Step By Step Guide To Creating Your Own Product Principles (Part 1)
A good set of product principles guides product teams with the decisions they make and actions they take. They help us repeat good behaviours, which result in positive outcomes and avoid bad behaviours, which lead to failures. Good ones will even help us with prioritisation! 🤞
Bad principles on the other hand are easier to come by but just get in the way.
A few product people I’ve spoken to recently said they’re either in the process of creating product principles for their organisation, or want to. I’ve been fortunate enough to get involved in the creation of product principles for a few organisations now and thought it could be useful knowledge to pass on.
My hypothesis is that if I share my experience of creating product principles with the product community, it will help more organisations decide whether they actually need a set for themselves, and increase the chances of those principles being good enough to lead to positive outcomes.
Does my organisation need product principles?
How do you know if your organisation needs product principles?
Well, if you’re part of a small organisation, with one or two product teams and simple lines of communication, you should already be making good decisions fast and cutting off bad behaviours before they lead to unsuccessful outcomes. You can hold off and focus on more important things right now.
If your organisation is growing rapidly, with more than a couple of product teams, it’s highly likely you would benefit from some shared product principles to speed up decision making and clearly communicate desired behaviours.
Finally, if you’re a large enterprise without a good set of product principles already, please read on!
There are a bunch of benefits you can expect from a good set of product principles, and a couple that really matter.
Consistency. Change is constant — products evolve, people come and go, but good product principles ensure consistent behaviours remain, regardless. Think how much easier it would be to onboard new people and create great products if your principles described desired behaviours that have repeatedly led to successful outcomes in the past.
Guidance. With so many decisions to make every day (some big, and many small) we can’t viably spend the amount of time we’d like to on each of them and expect to successfully build products customers love, which are also good for business. Product principles help us make the easier decisions faster, leaving time and energy to spend on the harder ones that really matter long-term.
Are there other benefits you think are really important? I’d love to hear them in the comments below.
What makes a good product principle?
By definition a principle is a belief you have about the way you should behave, which in turn influences your behaviour. Therefore, principles are ever-present beacons. They enable predictable behaviour in the future.
Des Traynor over at Intercom said it best for me. When talking to Paul Adams (also of Intercom) on their Intercom on Product podcast, Des explained that companies will often come up with truisms for principles, like “ship good software” and you’d never disagree with that. Des quite rightly states good principles should be pointy enough that there is as an equal and opposite counter-principle. This acid test is what I’ve found to be most useful in my own experience creating product principles for organisations. For example, a government might say one of their principles is “everyone has equal access to healthcare”. We know it’s good because there is an equal and opposite (albeit sad) counter principle I’m sure resonates with some of you (“not everyone has equal access to healthcare”).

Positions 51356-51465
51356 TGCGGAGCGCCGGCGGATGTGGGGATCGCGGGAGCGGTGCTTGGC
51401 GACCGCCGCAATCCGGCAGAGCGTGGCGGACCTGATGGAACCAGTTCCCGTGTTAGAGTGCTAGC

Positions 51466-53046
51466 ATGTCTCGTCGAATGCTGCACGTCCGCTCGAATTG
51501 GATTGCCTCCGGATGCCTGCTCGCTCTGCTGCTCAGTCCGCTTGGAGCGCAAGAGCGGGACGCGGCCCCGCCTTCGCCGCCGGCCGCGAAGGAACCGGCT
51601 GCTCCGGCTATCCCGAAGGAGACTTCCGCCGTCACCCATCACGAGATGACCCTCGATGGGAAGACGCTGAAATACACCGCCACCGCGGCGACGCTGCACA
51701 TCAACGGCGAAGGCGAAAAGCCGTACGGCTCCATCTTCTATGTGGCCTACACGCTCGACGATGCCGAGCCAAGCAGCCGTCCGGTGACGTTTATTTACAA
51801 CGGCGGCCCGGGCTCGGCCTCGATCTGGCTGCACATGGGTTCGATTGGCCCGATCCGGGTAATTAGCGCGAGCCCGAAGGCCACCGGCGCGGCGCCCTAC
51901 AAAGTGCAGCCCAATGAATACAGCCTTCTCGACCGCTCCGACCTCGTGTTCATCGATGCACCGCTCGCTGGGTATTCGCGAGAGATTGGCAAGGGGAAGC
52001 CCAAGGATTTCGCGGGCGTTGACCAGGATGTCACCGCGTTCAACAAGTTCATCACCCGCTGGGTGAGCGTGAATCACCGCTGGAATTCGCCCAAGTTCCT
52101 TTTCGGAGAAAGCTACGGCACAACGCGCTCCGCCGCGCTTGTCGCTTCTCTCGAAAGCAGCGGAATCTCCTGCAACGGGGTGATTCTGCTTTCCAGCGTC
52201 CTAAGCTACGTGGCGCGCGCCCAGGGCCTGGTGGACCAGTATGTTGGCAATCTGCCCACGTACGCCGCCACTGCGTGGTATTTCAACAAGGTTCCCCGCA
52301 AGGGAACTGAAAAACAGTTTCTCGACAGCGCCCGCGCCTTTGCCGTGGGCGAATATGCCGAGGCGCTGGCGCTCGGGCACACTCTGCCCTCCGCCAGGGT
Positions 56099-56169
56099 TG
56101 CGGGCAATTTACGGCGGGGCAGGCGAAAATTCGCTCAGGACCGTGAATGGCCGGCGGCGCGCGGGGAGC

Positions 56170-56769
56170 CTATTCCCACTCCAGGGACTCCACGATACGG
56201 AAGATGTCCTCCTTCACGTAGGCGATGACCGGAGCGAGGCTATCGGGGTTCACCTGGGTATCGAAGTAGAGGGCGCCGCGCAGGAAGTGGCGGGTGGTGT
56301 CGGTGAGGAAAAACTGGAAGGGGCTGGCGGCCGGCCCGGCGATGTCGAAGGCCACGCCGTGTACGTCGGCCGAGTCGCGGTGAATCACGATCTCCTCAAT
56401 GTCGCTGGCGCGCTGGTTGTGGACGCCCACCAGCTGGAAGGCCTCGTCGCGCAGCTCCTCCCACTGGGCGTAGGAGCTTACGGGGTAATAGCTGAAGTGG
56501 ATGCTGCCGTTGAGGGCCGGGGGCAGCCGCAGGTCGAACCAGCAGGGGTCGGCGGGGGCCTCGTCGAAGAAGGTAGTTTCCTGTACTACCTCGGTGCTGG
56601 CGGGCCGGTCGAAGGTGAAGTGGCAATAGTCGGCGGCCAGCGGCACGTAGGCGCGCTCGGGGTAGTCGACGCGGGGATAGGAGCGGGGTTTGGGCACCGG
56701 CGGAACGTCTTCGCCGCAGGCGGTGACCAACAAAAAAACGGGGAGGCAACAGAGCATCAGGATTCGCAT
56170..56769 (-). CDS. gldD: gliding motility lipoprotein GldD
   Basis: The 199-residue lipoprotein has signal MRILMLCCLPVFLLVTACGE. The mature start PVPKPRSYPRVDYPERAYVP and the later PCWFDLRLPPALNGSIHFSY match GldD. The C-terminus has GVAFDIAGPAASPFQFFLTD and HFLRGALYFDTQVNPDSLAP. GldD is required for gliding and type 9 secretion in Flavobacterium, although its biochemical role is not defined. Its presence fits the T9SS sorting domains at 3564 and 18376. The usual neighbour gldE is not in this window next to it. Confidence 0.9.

ProductPlan’s Anatomy of Product Principles are also a good guide too, once a principle has passed the initial acid test.
- Make them specific. You need to quickly determine if the decision is in line with the principle. Generic principles don’t help. For example “release early and often” is more actionable than ‘’release good software’’.
- Make them relevant. As changes inevitably arise in the organisation you’ll need to revise the existing principles. In saying that, changes should be well-considered and not a regular occurrence.
- Make them emotional. Product principles should get people excited and make them feel passionate about the work they do everyday.
- Make them concise. Keeping product principles short and sweet using simple words will increase the likelihood people remember them. 3–5 principles is more than enough.
- Let them help you prioritise. Let’s face it we need all the help we can get to prioritise well. Principles describing the most important behaviours for your context will inevitably help you prioritise the most important things higher.
Tell me how?!
If planned well, you can have a set of principles ready to test in just 1.5 hours of collaborative work! Trust me, I’ve seen it done before.
In part 2 of this story (coming very soon) I’ll show you how.
Intercom on Product blog and podcast https://www.intercom.com/blog/tag/intercom-on-product/
ProductPlan Anatomy of Product Principles https://www.productplan.com/learn/product-principles/
Cover photo created by kjpargeter — www.freepik.com